A Field Guide to Lies: Critical Thinking in the Information Age

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Penguin Canada, Sep 6, 2016 - Critical thinking - 304 pages
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Winner of the Mavis Gallant Prize for Non-Fiction

Winner of the 2017 National Business Book Award

Shortlisted for the 2016/2017 Donner Prize


From the bestselling author of The Organized Mind, the must-have book about how to analyze who and what to trust in the age of information overload.

It's becoming harder to separate the wheat from the digital chaff. How do we distinguish misinformation, pseudo-facts, distortions and outright lies from reliable information? In A Field Guide to Lies, neuroscientist Daniel Levitin outlines the many pitfalls of the information age and provides the means to spot and avoid them.
     Levitin groups his field guide into two categories--statistical infomation and faulty arguments--ultimately showing how science is the bedrock of critical thinking. It is easy to lie with stats and graphs as few people "take the time to look under the hood and see how they work." And, just because there's a number on something, doesn't mean that the number was arrived at properly. Logic can help to evaluate whether or not a chain of reasoning is valid. And "infoliteracy" teaches us that not all sources of information are equal, and that biases can distort data.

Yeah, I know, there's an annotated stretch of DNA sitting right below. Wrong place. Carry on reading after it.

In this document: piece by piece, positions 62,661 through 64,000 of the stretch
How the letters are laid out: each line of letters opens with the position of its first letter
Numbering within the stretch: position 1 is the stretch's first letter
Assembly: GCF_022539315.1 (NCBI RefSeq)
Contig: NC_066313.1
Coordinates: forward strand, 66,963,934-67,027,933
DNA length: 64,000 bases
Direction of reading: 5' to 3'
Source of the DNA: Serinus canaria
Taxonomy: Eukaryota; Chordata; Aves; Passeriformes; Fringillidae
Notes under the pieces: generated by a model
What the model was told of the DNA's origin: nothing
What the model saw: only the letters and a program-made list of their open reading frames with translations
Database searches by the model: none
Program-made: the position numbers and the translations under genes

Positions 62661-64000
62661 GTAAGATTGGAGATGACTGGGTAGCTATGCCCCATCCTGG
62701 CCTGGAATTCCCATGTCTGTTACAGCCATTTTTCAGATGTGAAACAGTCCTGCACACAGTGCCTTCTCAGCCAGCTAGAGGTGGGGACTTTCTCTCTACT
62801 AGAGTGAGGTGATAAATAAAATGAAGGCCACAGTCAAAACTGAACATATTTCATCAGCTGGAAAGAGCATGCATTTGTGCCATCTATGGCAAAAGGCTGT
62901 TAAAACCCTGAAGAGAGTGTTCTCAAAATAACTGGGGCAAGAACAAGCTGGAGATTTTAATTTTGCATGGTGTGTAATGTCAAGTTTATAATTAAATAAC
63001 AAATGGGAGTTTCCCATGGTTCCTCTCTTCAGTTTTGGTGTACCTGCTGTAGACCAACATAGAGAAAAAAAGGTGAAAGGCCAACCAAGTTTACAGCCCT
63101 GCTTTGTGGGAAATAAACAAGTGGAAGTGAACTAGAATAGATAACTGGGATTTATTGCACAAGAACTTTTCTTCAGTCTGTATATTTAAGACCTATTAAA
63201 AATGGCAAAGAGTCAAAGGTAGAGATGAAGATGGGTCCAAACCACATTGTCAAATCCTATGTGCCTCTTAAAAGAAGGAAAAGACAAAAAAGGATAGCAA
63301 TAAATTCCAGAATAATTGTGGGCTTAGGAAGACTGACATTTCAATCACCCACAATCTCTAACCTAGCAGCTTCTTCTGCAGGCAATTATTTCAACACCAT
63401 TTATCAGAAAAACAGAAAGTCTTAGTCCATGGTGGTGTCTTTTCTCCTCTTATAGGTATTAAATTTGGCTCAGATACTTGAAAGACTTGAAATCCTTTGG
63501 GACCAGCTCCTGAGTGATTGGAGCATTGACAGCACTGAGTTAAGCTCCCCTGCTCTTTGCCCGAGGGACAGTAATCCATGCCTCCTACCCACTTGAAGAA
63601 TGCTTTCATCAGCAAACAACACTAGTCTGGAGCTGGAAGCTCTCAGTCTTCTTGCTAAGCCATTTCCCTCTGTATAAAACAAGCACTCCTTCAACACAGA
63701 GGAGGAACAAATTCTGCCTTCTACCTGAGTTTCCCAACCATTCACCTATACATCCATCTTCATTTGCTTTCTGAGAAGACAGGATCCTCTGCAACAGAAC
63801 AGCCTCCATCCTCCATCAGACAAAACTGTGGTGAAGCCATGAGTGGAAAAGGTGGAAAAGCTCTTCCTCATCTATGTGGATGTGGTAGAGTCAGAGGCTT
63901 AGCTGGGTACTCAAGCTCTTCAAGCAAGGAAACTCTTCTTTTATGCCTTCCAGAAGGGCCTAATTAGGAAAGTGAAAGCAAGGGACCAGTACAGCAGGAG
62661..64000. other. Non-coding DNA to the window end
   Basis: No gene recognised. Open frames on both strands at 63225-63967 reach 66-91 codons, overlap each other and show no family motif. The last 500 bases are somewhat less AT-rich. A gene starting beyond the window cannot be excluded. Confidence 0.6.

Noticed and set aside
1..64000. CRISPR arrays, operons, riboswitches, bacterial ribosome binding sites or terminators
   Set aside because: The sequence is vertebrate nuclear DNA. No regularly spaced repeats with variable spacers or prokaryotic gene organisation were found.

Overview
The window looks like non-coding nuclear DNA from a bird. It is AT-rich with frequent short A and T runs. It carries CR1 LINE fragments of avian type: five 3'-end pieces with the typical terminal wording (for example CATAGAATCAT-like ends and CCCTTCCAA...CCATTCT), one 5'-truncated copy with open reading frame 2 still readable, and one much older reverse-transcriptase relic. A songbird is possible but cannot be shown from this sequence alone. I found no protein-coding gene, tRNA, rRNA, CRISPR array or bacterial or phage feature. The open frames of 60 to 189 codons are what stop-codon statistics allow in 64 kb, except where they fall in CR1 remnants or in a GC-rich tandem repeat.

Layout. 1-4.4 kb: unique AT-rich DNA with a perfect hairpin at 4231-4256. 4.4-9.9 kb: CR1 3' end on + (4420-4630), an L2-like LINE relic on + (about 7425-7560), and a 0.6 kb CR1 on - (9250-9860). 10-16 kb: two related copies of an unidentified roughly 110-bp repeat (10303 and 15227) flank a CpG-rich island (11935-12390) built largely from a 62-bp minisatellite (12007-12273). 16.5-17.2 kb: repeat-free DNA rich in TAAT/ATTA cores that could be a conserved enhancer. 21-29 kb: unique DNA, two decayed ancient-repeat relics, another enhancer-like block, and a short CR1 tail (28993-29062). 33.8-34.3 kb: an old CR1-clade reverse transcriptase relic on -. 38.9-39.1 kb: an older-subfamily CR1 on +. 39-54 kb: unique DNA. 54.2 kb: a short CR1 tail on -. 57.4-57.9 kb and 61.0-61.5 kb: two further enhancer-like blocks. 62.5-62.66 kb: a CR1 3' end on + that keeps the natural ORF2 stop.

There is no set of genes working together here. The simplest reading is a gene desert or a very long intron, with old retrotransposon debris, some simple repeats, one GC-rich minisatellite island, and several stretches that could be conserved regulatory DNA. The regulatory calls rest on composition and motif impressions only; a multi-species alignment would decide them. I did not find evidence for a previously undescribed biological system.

Faced with a world too eager to flood us with information, the best response is to be prepared. A Field Guide to Lies helps us avoid learning a lot of things that aren't true.

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LibraryThing Review

User Review  - cdogzilla - LibraryThing

Underwhelming. Some good refreshers on fallacies, among other things, but I kept waiting for a chapter on climate science and denialism that never came. At times the author's writing style conveys a ... Read full review

A Field Guide to Lies: Critical Thinking in the Information Age

User Review  - Barbara Hoffert - Book Verdict

James McGill Professor of Psychology and Behavioral Neuroscience at McGill University and a New York Times best-selling author (This Is Your Brain on Music), Levitin here helps us sort out what's reliable and what's not on the Internet. Read full review

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About the author (2016)

Daniel J. Levitin, PhD is the James McGill Professor of Psychology and Neuroscience at McGill University in Montreal and is dean of the College of Arts and Humanities at the Minerva Schools at KGI. He is the author of This Is Your Brain on Music, The World in Six Songs, and The Organized Mind. He divides his time between Montreal, Quebec, and the San Francisco Bay area.

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